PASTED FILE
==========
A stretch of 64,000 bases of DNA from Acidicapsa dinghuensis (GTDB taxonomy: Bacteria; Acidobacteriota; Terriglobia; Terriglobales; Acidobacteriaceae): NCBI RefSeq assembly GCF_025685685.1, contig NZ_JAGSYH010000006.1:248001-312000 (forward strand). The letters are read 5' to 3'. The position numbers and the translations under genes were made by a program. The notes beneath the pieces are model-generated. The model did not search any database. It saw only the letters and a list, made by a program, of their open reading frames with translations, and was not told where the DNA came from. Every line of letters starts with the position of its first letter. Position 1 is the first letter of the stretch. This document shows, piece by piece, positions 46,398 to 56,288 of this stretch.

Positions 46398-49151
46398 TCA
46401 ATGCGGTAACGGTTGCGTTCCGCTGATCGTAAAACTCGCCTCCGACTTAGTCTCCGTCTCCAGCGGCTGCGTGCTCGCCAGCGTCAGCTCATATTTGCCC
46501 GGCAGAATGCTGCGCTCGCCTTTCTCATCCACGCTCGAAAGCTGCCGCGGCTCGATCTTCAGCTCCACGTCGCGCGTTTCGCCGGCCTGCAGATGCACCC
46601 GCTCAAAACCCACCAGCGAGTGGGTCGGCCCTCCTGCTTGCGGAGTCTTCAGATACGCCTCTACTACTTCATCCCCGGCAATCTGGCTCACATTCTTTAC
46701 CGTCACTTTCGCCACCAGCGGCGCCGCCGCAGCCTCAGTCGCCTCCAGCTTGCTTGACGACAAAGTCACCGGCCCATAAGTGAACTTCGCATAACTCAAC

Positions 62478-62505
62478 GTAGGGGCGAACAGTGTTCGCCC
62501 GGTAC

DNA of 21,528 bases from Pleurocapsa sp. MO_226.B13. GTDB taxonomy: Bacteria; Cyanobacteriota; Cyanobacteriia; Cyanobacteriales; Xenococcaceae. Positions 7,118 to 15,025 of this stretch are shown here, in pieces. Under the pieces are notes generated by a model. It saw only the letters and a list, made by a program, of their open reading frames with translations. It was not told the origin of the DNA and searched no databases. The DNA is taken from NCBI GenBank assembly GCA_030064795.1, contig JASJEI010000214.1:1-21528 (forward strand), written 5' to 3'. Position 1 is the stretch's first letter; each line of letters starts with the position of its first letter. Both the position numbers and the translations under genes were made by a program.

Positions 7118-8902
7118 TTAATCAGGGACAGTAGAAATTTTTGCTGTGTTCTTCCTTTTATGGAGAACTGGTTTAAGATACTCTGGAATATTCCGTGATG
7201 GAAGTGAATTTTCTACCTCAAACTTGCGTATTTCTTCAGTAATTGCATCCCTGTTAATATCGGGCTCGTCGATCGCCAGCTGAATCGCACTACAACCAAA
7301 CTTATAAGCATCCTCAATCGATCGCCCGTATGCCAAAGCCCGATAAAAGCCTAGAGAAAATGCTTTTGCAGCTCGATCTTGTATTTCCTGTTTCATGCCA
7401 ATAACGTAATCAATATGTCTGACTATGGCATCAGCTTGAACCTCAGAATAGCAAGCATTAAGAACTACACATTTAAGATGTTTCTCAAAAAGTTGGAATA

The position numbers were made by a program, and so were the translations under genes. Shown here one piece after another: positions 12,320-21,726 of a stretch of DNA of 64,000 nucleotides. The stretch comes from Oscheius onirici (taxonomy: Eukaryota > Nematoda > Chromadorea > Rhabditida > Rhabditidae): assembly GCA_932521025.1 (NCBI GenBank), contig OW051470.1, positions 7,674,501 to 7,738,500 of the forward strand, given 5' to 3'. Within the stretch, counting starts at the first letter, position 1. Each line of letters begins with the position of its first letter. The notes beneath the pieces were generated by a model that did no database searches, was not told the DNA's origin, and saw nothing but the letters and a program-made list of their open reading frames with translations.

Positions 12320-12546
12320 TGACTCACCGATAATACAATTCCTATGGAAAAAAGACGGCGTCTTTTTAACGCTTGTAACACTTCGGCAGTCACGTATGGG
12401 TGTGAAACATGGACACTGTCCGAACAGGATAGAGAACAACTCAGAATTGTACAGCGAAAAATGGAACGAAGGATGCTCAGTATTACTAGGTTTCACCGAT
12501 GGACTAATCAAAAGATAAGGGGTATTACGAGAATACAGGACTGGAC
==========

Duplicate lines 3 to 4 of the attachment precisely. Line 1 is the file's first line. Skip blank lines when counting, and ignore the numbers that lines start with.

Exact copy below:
46398 TCA
46401 ATGCGGTAACGGTTGCGTTCCGCTGATCGTAAAACTCGCCTCCGACTTAGTCTCCGTCTCCAGCGGCTGCGTGCTCGCCAGCGTCAGCTCATATTTGCCC